THOMAS CRANMER:  ‘New Zealand has been duped’


‘New Zealand has been duped’was the view expressed by National’s Maureen Pugh in the House this week, but despite opposition from National and Act, the Water Services Entities Bill passed its second reading.  THOMAS CRANMER writes:

This week, the Water Services Entities Bill passed its second reading in the House with Labour, the Greens and Te Pāti Māori voting in favour, and National and Act voting against.

It was, in truth, an entirely predictable debate with both sides of the House talking past each other. But the opposition speakers did highlight some of the most egregious problems with the Bill. Here is a selection of some of their substantive objections (with my own emphasis added in bold).

National’s Simon Watts highlighted the potential transfer of parks and reserves to the WSEs and the broadening of the scope for the Te Mana o te Wai statements:

Explicitly, two changes in the bill. One is about including green infrastructure like parks and reserves. They are lining up local parks and reserves to be transferred to these mega entities, and the Minister pretty much categorically agreed with that yesterday in the House. They are also expanding the Te Mana o te Wai statement to include coastal and geothermal waters—under the radar, three waters has become five waters. This Government is intent on a control agenda which will be detrimental to this country’s future.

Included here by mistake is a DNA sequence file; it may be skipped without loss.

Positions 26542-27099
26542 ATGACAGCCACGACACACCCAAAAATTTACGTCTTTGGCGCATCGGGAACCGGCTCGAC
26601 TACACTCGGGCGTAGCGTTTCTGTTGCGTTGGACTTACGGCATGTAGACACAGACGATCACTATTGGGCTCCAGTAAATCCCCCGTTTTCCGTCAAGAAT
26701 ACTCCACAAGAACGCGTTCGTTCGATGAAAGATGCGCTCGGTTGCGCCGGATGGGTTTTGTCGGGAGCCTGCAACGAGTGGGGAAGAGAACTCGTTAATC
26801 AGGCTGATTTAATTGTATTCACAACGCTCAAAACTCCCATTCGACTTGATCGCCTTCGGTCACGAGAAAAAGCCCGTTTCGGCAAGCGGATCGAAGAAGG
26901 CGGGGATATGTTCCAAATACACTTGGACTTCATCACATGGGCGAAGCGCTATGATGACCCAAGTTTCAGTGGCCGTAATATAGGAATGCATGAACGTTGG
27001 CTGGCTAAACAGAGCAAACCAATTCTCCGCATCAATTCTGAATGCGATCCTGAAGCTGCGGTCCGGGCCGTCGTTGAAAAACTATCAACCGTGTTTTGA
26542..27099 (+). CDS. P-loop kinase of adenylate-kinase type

Act’s Simon Court pointed out that the government’s bottom line of balance sheet separation is no more than a fiction: Continue reading THOMAS CRANMER:  ‘New Zealand has been duped’

THOMAS CRANMER: Five Waters and a Park

As the government looks to push through the Water Services Entities Bill under urgency, it’s busy stuffing as much into its goodie bag as it can. THOMAS CRANMER wrote this ahead of the second reading of the Bill –

One week on from Parliament’s cross-party Finance and Expenditure Committee report on the Water Services Entities Bill, questions are starting to be raised about some of their recommendations.

On Monday, an excellent article from Graham Adams rightly identified the expansion of Te Mana o te Wai statements to include coastal and geothermal waters as constituting extraordinary mission creep – effectively transforming Three Waters into Five Waters. This eye-opening development has raised alarm bells amongst some commentators.

Coupled with that, a subtle change in the draft Bill has occurred. A section dealing with the preservation of rights and interests in water – which was previously positioned near the end of the Bill in clause 201 has been moved to a prominent position at the front of the Bill, where it now features as clause 9A, immediately after the clause on Treaty settlement obligations. This is a key provision for many iwi as it preserves their arguments over customary rights in water – it is the debate over who owns the water in New Zealand. Continue reading “THOMAS CRANMER: Five Waters and a Park”

THOMAS CRANMER: The Three Waters select committee reports back

On Friday, Parliament’s cross-party Finance and Expenditure Committee reported back after five months’ work on the Water Services Entities Bill. As expected, it rearranged some deck chairs THOMAS CRANMER writes… 

On Friday, Local Government Minister, Nanaia Mahuta issued a press statement welcoming the proposed recommendations to improve the workability of water reform legislation which had been made by the Finance and Expenditure Committee.